David C: I was in the scouts and went up to a Rover. The scouts in Aspley Guise did labour for the lady of the manor. She was a good person. We used to go and do a gardening stint on a Saturday morning. It was always fun as long as it didn’t rain for too long.
Rivers and Sheep Dips
The dangers of sheep-dipping!
Trixie: Maggots. That’s why they have these sheep dips.
Paddy: It’s by law you’ve got to dip them. We had no dip at our farm. We used to take them all the way down to my brother’s. By law you’re to. They come round and check, the police, and they have like a big broom thing to push them down under the water.
Maria: Oh I’ve seen them doing that. My Dad was a farm hand and used to watch them dipping the sheep when he was alive.
Paddy: I think sheep dip can be so strong if you breathe it in it can make you ill. One of my family, donkeys years ago, lost one of the family, dipping sheep in the river.
Maria: You push them down and they come back up and they have a good shake when they come up.
Paddy: Very dangerous dipping sheep in the river – my grand-parents’ time. It was in the River Wye, Holme Lacy way, before my time. It’s not dangerous with a proper bath on the farm. I was only told about it when I’d grown up.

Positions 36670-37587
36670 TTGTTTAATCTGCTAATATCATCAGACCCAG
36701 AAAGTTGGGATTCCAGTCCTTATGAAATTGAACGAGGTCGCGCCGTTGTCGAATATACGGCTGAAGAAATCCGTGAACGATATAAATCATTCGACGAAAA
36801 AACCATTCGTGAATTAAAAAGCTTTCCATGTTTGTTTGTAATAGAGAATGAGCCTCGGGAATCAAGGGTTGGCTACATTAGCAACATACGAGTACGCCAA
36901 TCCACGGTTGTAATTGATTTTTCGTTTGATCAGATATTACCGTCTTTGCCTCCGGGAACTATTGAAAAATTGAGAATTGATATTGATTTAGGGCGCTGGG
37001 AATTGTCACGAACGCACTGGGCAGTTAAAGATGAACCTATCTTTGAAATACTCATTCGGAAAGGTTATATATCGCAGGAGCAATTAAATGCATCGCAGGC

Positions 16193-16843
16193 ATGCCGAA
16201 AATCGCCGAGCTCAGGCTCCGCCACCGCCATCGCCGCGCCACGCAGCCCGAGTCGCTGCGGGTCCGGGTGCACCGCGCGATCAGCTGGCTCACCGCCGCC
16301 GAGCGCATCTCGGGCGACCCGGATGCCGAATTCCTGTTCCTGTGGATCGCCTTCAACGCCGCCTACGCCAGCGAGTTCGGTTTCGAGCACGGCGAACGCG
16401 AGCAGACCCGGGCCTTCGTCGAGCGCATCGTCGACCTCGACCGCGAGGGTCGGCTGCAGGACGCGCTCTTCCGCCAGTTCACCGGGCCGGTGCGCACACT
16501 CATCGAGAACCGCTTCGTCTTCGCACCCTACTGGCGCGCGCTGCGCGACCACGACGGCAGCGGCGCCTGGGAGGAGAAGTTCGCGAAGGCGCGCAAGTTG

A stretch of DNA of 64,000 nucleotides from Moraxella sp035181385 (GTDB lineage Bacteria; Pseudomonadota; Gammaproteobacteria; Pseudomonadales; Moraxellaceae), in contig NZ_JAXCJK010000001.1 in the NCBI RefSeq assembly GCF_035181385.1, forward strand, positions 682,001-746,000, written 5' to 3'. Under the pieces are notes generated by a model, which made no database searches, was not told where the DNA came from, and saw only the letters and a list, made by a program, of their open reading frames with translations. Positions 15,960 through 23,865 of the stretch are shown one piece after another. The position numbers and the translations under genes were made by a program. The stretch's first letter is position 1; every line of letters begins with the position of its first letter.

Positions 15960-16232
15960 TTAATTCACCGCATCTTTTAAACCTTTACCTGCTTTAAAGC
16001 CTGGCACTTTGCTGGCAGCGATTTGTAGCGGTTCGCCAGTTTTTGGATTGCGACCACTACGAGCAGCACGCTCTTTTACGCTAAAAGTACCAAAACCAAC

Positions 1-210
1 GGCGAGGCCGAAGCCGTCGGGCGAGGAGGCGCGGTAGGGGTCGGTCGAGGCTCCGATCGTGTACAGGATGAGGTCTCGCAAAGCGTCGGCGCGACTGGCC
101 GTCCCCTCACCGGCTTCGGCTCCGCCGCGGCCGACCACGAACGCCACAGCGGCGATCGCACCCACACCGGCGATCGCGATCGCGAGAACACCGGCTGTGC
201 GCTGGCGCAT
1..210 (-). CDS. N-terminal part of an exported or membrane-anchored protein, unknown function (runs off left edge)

Paddy: At Bolstone in my Uncle’s time, the sheep had to be dipped to stop the maggots. It was compulsory to do it. They were fined if they didn’t do it. They used to take the sheep down to the river and two men or more were needed to stop them going down the river. One man was lost, before my time. Later on they had a tank with disinfectant.
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Swimming & Fishing
Margaret: I went swimming in a medium river; it was never very cold and never very hot. That was our average thing, in those days.
Trixie: Swimming in the river was good. I’m very keen on swimming. My stroke was nothing too difficult. Crawl – occasionally I found it very difficult.
Margaret: I never used to like that. It’s amazing if you get yourself in the proper way;enjoying yourself with other people.
Raymond (on fishing): It was nice and steady.